Central Texas may see increased drought restrictions in the future due to a lack of rainfall and high temperatures. As of Aug. 29, Hays County was down about 11 inches of rain so far this year below the average, according to data from the National Weather Service.
While local and regional water suppliers have diversified their supplies over the past few decades by moving away from sole reliance on the Edwards Aquifer for freshwater, more than 2.5 million people depend on the water from Edwards Aquifer, which the Texas Parks & Wildlife Department named one of the largest and most unique aquifers in the world.
The cities of San Marcos and Kyle are under Stage 2 watering restrictions, and Buda is under Stage 1 restrictions. Water levels in the Edwards Aquifer dropped this year to levels not seen since 2014.
The J-17 Index Well in Bexar County is used to monitor and track water levels in the aquifer and correlates closely to flow levels from Comal Springs and San Marcos Springs. The J-17 Index Well is over 23 feet below the historical average values for the summer months in the region, according to the Edwards Aquifer Authority.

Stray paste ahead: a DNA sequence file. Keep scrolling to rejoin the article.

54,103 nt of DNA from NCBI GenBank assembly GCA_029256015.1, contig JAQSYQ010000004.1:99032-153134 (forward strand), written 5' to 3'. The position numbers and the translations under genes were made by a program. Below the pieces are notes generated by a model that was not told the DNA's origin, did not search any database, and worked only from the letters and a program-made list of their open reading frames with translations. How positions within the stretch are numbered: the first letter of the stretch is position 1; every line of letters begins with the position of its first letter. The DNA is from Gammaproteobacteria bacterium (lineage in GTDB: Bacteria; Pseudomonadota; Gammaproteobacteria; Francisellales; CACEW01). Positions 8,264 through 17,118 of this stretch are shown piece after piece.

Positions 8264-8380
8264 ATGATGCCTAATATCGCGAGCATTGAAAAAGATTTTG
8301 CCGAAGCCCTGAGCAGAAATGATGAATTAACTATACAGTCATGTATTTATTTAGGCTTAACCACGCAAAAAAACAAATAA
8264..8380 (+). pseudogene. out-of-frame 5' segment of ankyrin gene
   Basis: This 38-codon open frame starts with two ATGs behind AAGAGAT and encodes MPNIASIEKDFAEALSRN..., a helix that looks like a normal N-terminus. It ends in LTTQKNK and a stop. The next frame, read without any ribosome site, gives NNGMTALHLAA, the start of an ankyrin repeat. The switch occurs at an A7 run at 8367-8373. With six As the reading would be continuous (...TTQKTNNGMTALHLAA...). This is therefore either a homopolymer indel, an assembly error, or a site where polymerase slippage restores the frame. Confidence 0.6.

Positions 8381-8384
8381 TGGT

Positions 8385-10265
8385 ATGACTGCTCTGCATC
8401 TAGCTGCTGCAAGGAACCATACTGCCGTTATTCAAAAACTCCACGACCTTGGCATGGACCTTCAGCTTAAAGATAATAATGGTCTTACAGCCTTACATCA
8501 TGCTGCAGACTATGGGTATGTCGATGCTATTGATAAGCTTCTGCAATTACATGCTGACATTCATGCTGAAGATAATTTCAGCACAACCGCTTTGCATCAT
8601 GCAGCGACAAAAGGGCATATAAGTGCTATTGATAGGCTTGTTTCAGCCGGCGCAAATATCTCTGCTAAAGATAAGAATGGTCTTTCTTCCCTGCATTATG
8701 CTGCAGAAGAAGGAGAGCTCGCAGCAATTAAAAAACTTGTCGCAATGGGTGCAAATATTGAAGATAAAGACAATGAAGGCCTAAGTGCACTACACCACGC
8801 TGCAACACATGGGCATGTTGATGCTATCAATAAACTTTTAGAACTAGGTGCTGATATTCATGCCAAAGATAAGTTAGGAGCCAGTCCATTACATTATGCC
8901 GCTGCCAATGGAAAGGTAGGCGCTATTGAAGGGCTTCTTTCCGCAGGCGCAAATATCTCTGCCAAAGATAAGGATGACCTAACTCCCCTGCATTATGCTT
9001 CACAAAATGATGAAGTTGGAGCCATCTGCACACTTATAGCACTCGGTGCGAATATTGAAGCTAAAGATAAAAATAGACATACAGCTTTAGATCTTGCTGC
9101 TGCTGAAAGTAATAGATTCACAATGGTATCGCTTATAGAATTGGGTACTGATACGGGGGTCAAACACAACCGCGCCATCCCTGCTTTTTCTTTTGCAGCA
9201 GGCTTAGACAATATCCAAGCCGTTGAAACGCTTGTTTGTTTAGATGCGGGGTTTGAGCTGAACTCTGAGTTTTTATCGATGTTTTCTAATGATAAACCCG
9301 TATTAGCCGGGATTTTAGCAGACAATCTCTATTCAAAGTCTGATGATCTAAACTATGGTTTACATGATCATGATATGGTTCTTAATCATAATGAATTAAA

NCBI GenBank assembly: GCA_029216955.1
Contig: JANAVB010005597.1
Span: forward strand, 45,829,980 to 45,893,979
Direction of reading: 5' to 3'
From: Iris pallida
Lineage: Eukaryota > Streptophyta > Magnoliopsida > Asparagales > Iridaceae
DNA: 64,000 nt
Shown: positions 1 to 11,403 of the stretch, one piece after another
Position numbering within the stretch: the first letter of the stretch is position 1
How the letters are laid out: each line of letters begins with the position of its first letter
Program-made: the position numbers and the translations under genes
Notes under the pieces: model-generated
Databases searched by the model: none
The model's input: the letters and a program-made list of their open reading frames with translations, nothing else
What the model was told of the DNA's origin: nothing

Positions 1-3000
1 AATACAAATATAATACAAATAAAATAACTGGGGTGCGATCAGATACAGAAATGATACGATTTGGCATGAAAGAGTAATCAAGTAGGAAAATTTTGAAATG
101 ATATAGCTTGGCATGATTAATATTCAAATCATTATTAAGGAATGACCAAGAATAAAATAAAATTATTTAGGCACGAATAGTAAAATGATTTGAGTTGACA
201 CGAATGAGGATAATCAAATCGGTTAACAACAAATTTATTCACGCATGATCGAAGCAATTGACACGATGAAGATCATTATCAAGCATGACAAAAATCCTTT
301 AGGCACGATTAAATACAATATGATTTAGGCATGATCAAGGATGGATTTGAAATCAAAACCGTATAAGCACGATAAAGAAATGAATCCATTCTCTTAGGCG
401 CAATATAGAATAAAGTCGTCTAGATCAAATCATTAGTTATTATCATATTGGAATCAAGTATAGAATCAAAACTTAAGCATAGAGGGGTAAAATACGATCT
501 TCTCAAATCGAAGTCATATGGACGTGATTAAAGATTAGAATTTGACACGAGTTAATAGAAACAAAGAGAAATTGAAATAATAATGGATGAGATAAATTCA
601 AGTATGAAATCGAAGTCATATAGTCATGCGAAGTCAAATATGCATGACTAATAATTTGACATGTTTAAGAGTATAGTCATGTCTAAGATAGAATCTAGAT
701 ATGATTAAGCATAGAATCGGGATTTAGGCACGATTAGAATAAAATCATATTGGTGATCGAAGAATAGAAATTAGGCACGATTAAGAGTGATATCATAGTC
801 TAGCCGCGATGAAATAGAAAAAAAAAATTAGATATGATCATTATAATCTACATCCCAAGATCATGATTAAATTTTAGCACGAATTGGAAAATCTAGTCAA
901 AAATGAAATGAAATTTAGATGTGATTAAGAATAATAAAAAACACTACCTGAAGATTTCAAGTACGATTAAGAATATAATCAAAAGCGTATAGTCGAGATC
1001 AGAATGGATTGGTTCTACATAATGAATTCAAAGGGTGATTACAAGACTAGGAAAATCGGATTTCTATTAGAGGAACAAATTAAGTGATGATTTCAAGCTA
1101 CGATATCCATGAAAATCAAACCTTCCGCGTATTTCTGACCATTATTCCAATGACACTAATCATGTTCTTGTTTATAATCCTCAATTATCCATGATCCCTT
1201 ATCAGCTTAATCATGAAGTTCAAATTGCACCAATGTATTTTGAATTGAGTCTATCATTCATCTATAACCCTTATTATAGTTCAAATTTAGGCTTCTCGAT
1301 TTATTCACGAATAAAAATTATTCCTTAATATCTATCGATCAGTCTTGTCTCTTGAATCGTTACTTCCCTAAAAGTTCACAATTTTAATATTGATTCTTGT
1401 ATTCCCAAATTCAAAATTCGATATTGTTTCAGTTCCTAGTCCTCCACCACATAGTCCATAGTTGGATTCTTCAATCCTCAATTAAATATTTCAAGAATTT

It would take a significant amount of rain in the northwest region of Central Texas to allow drought restrictions to be lifted. If the area does not have any rainy seasons leading up to next summer, a dry climate will continue, according to EAA General Manager Roland Ruiz.
“Short of significant rainfall between now and the start of next year, we’re going to find ourselves where we are today except earlier in the year because we may not come out of any stage of critical period if we don’t have rainfall,” Ruiz said.
Hays County was free of drought restrictions from June 2021 until March, when officials with the Edwards Aquifer Authority announced Hays, Caldwell, Comal and other neighboring counties entered Stage 1 drought restrictions effective March 9. Stage 1 water restrictions were declared due to the lack of sufficient rainfall and to limit the amount of water that can be used by residents.